Dear friends, click below to watch my ten-minute talk on identity and multiculturalism in Asia at The Economist’s Open Future Festival in Hong Kong on October 5th. I cite the different approaches to ethnic/cultural identity that we find in China, India and Singapore, and give my reasons why we all need to think a bit harder about our identity choices, given current larger forces at … Continue reading The Economist’s Open Future Festival: Video of my talk on identity
Dear friends, just a note to say that Ling and I have decided to leave Singapore early next year. Destination unknown, for the moment, but we hope to travel for a bit first, and then settle down somewhere for perhaps four or five years. Have been mulling over Indonesia, Sri Lanka and South Africa. (Any suggestions???) Just for the heck of it. We feel we … Continue reading Life update: Leaving Singapore
At the top of “6 o’clock”, a main street in Black Rock City, Nevada
The folks at UC Berkeley’s library have just kindly dug out my Geography Undergraduate Honours Thesis from 2002 and scanned it. I had somehow lost every single copy, a depressing combination of hard-drive crashes and absent-minded post-graduation packing.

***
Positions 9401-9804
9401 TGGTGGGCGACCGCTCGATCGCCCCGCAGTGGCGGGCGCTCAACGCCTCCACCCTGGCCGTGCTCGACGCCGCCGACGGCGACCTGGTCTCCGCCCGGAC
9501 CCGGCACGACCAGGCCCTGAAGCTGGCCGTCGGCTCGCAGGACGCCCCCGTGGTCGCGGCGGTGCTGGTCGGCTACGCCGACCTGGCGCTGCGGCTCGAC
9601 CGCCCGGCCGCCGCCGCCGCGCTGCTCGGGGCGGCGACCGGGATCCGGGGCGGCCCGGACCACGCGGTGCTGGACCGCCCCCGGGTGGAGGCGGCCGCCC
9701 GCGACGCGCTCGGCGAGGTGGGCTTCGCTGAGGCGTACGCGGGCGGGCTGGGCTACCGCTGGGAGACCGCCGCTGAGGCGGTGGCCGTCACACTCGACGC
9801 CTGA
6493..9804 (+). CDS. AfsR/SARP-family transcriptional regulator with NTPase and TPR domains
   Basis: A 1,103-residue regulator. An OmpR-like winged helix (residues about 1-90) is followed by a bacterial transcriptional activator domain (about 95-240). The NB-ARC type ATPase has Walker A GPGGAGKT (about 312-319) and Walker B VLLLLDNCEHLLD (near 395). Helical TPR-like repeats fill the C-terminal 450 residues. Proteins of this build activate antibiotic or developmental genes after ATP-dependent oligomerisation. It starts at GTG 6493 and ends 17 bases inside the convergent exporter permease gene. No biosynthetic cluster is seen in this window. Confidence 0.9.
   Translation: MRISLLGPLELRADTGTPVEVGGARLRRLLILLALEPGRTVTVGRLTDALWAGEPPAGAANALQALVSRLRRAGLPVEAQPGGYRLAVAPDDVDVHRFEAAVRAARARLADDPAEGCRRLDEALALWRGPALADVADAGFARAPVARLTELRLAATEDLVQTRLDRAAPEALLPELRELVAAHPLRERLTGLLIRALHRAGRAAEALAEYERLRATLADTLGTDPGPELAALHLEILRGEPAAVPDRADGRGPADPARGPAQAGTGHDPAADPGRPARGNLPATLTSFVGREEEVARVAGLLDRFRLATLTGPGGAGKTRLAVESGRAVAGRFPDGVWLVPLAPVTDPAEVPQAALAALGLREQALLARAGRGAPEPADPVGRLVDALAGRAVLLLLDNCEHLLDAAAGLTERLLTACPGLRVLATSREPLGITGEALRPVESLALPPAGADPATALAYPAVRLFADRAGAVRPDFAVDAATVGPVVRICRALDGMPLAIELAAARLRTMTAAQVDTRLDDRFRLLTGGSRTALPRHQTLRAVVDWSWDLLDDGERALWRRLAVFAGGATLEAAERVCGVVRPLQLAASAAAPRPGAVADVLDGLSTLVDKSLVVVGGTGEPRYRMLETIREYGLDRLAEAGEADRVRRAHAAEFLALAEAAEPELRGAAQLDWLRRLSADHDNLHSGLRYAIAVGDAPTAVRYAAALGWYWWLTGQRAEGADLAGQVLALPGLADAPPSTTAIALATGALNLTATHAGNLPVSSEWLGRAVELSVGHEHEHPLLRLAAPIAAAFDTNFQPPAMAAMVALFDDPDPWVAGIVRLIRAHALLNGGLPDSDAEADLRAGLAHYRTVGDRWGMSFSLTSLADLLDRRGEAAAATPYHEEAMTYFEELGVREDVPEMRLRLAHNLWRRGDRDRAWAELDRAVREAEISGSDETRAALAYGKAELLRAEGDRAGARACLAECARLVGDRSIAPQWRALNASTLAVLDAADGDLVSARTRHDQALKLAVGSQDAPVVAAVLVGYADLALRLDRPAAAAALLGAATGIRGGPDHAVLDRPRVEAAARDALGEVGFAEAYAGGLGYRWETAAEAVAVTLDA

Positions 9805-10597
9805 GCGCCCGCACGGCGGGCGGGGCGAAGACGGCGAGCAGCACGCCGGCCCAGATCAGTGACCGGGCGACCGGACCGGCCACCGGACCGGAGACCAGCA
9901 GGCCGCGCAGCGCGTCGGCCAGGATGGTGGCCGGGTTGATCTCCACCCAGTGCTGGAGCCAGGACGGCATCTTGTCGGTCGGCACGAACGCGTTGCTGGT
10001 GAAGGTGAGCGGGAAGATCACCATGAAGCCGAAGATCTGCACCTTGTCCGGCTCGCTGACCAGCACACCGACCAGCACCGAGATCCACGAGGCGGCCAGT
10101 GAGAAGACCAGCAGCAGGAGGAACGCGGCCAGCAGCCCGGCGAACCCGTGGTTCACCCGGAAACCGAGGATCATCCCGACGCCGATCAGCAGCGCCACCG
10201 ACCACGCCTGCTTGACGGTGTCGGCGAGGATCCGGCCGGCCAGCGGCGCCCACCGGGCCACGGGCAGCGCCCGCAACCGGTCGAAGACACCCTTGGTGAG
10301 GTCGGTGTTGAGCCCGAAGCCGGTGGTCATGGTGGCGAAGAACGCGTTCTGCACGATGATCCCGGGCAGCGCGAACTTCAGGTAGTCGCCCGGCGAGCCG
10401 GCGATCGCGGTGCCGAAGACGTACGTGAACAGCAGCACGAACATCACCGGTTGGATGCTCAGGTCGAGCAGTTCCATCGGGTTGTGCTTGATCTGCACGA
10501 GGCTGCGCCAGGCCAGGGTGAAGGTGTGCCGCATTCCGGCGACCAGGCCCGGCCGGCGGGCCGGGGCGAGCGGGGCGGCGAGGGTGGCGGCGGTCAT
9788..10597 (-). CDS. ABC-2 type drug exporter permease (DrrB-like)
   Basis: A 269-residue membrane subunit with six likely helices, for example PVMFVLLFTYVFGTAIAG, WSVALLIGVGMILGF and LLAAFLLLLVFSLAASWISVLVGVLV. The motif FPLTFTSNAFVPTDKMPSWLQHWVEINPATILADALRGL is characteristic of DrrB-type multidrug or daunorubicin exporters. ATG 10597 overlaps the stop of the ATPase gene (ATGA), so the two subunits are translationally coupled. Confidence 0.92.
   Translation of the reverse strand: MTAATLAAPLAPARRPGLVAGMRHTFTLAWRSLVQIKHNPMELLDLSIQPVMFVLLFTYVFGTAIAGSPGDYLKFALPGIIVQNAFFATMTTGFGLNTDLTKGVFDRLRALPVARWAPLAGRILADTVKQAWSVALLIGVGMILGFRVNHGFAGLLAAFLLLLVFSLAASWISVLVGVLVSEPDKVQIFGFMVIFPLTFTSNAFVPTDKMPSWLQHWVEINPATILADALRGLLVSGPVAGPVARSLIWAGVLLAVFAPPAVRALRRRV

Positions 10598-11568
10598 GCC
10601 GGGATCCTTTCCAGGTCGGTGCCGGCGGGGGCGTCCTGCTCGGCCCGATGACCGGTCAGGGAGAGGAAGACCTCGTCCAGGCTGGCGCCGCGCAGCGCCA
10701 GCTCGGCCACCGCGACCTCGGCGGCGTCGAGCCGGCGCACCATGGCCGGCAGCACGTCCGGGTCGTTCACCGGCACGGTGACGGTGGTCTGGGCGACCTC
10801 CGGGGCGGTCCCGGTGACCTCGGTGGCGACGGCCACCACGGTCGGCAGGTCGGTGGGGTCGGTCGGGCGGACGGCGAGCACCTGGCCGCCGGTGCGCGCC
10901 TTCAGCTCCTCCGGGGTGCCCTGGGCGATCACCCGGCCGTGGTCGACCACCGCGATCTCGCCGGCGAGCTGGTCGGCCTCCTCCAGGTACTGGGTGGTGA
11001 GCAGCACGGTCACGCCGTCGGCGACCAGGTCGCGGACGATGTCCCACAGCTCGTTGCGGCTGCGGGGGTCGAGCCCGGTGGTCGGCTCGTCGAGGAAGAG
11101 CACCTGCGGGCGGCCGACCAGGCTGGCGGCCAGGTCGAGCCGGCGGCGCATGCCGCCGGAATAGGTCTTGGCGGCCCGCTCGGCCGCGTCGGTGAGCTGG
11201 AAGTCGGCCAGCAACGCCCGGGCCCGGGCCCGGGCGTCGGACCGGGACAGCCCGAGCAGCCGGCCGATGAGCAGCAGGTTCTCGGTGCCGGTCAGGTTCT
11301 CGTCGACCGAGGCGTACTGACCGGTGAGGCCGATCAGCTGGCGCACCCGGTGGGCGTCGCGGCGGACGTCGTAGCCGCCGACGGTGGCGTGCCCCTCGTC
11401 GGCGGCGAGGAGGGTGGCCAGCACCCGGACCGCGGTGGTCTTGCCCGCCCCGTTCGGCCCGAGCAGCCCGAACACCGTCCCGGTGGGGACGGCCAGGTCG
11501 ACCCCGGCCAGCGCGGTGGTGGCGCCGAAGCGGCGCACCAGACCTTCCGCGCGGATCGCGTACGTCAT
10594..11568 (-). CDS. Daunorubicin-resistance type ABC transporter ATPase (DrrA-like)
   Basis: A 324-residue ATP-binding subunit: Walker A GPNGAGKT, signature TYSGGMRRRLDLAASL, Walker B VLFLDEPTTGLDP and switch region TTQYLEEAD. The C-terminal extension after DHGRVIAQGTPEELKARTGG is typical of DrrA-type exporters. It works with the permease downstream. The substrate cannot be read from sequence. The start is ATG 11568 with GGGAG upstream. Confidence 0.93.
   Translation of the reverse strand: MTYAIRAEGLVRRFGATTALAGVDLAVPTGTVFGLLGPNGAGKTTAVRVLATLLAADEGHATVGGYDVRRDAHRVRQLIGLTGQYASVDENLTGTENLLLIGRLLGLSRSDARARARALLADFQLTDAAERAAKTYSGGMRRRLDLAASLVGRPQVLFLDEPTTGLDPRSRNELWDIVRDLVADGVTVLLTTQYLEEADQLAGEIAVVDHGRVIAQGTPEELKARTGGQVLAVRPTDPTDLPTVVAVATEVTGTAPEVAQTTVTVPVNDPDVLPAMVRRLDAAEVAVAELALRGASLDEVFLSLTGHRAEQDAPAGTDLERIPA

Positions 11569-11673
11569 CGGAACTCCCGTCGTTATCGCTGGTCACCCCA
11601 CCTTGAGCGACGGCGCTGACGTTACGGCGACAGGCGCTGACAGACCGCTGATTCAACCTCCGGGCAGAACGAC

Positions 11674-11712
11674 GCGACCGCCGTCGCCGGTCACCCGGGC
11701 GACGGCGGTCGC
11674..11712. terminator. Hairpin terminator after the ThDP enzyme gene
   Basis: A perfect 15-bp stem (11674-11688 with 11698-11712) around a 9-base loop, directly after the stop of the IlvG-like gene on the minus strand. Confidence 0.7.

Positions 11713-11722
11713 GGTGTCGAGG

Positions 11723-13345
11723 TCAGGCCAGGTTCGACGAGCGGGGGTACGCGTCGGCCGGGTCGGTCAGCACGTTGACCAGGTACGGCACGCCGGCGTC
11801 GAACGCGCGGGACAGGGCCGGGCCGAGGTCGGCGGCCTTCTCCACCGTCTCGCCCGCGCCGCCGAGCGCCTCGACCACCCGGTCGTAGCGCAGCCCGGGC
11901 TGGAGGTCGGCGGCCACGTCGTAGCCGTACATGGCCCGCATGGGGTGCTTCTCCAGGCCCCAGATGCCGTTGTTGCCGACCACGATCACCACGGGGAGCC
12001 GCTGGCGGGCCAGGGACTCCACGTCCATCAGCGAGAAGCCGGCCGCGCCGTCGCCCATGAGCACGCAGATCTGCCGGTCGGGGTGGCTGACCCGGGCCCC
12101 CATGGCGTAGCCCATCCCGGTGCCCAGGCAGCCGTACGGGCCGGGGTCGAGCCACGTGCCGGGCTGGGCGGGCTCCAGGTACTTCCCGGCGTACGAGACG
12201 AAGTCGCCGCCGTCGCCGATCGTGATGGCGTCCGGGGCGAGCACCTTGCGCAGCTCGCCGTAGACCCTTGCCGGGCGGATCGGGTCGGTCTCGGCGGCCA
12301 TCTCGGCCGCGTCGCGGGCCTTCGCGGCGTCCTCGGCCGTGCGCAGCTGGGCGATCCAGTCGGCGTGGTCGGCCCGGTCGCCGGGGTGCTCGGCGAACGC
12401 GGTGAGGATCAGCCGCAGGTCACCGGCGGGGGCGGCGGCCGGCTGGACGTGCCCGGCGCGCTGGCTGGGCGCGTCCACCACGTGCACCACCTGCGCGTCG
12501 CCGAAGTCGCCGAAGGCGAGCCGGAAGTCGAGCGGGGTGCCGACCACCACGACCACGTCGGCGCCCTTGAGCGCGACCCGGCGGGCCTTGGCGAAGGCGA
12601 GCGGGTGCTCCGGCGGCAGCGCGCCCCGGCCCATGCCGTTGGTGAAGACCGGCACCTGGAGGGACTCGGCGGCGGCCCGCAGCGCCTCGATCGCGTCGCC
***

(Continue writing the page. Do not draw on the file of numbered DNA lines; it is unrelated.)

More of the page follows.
It was interesting for me to reread it now, both for reminiscence sake and to ponder how my writing has changed over the years.
The Burning Man is a yearly festival in the middle of Nevada’s Black Rock Dessert that I have now attended thrice: in 2002 when I was walking around with a notebook interviewing people; in 2003, sans notebook, to partake in all the art, joy and partying that I had missed the year before; and in 2009 when my sister, brother-in-law, cousins and very good friend wanted to go for the very first time.
The Burning Man is very close to my heart, partly because of the great art on offer and partly because by living for a week in “the gift economy”, where money can’t buy you anything, one learns to appreciate labour and human interaction outside the mental confines of commerce. (One also learns to appreciate just how long the human body can go without a shower.)
Note: This is a blog post about my six-month journey across India and China. To find out more about why I went on this trip, please read, Next book: From Kerala to Shaolin. In the interest of clarity, I am not publishing this “from China”, but Singapore, where I am back now.
Despite Wudang’s serenity and peacefulness, our week there leaves us quite tired, due to a combination of 12hr days, relentless interviews and photo shoots, mountain hiking and cab shortages. Thus we are glad to board the Sunday morning bus to Xi’an, via Shiyan, the closest big city to Wudang, where we have a one-hour stopover.
Foreigners frequently stumble over the intonations and pronunciations of Chinese words, especially when reading from the “Pinyin” versions, i.e. written in the Latin alphabet. But in that one week, as we are trying to navigate a route out of Wudang, I experience more lost-in translation moments than ever before with “Xi’an” and “Shiyan”.